Volume 80, Number 31 | December 30, 2010 - January 5, 2011
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Activists, pols say Paterson watered down fracking ban

By Albert Amateau

In the last executive action of his administration, Governor David Paterson vetoed a six-month moratorium on hydrofracture gas drilling, known as fracking, in New York State.

Instead of the broad moratorium that environmental advocates and local elected officials have been demanding, Paterson issued an executive order on Dec. 11 imposing a temporary ban on horizontal fracking.

Governor Paterson’s executive order, which does not cover shorter, vertical fracking wells, imposes the less-comprehensive drilling ban until July 1, 2011. However, environmental advocates have suggested that because Paterson’s term as the state’s chief executive ends Dec. 31, his executive order would also expire on that date.

The vetoed moratorium, which passed both the state Assembly and the state Senate, would have been valid as a state law until May 15, 2011.

Environmental opponents, including a group known as Frack Action and the Natural Resources Defense Council, as well as local state legislators, protested the veto on Dec. 13 in front of the Governor’s Manhattan office on Third Ave.

“I am disappointed that Governor Paterson has decided to veto such important legislation and has instead opted for a scenario that creates an easily exploitable loophole,” said state Senator Liz Krueger in a Dec. 13 statement.

“This legislation was drafted to ensure that we put a temporary hold on all drilling that could do irreparable harm to areas of the state,” Krueger said. “The executive order that the governor signed gives us some delay on some types of drilling, but it still leaves the state vulnerable to overzealous gas companies who wish to make up for the ban on horizontal drilling by increasing the number of vertical wells.”

The process involves drilling into the Marcellus shale formation that lies beneath the 27 Southern Tier counties of New York State near the Pennsylvania border, including the six counties that comprise the New York City watershed, which supplies 90 percent of the city’s drinking water, all of it unfiltered.

The wells are first drilled down vertically between 3,000 feet to 6,000 feet to the shale formation and then horizontally for thousands of feet in order to inject millions of gallons of water under high pressure and laced with a cocktail of toxic chemicals to fracture the shale and release methane gas trapped in the rock.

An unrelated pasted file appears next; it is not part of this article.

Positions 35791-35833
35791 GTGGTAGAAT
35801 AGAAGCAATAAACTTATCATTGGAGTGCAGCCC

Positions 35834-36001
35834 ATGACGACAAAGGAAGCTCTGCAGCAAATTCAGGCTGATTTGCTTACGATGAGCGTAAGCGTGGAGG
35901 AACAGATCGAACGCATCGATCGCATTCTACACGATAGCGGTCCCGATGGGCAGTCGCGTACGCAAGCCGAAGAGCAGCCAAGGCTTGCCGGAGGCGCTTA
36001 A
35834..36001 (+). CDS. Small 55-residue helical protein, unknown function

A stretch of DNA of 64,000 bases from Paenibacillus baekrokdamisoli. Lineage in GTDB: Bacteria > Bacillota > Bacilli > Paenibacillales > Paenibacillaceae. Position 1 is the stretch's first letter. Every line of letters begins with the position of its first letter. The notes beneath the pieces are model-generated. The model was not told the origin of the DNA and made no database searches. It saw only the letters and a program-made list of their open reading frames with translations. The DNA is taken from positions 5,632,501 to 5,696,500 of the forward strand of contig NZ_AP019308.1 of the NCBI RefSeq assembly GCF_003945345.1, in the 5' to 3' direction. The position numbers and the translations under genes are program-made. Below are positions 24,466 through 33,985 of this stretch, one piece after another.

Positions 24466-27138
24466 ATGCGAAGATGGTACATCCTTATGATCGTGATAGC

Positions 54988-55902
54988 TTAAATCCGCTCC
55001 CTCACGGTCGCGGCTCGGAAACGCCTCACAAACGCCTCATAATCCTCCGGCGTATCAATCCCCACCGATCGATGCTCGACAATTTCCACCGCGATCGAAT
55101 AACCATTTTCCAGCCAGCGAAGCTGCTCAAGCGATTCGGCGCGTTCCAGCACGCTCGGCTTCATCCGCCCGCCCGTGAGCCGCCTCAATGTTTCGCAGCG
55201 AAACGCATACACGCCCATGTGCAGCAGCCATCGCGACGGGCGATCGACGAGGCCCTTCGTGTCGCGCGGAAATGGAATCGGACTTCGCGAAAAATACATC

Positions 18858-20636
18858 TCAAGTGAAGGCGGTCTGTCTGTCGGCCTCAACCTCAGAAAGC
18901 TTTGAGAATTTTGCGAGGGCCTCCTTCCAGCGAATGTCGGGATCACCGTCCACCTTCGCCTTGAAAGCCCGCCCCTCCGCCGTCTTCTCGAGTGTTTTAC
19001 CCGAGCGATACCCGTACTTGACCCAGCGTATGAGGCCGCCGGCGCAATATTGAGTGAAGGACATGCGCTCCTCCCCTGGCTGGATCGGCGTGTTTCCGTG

Opponents of fracking contend the process poses unacceptable risks to groundwater. The Bloomberg administration and the City Council last year called for a ban on fracking in the New York City watershed, specifically. However, the drilling moratorium that Paterson vetoed, as well as his executive order that replaces it, apply to hydrofracture drilling throughout the state.

The Independent Oil and Gas Association of New York State has insisted that fracking has been done without risk of harming the environment. Moreover, the association contends that a fracking ban would eliminate $1 million in annual state revenues from drilling fees and would risk the loss of 5,000 industry jobs. Hundreds of millions of dollars in lease payments and royalties to landowners and tens of millions in dollars in tax revenues to local towns and counties would be threatened by a fracking ban, the association said.

The relatively new fracking process, pioneered by Halliburton, the drilling company, was exempted from most federal restraints in 2005. In September 2009 the New York State Department of Environmental Conservation issued an 800-page supplemental draft generic environmental impact statement on proposed guidelines for hydrofracking. Environmental advocates, however, said the proposed impact statement was largely written by gas companies. The review has not yet been completed.

But in response to the opposition by New York City officials who said fracking posed a danger to the city water supply, the state D.E.C. commissioner issued an executive decision removing both the New York City and the Syracuse watersheds from the environmental review. The decision required gas drillers in those watersheds to undertake supplemental environmental reviews for each well, a process that would increase the cost of each well and discourage drilling in the watersheds.

In addition, the federal Environmental Protection Agency has been holding hearings over the course of the past year in connection with a nationwide report assessing the impact of fracking on water supply. The E.P.A. intends to submit testimony to a science panel for a report to be completed in 2012.

 

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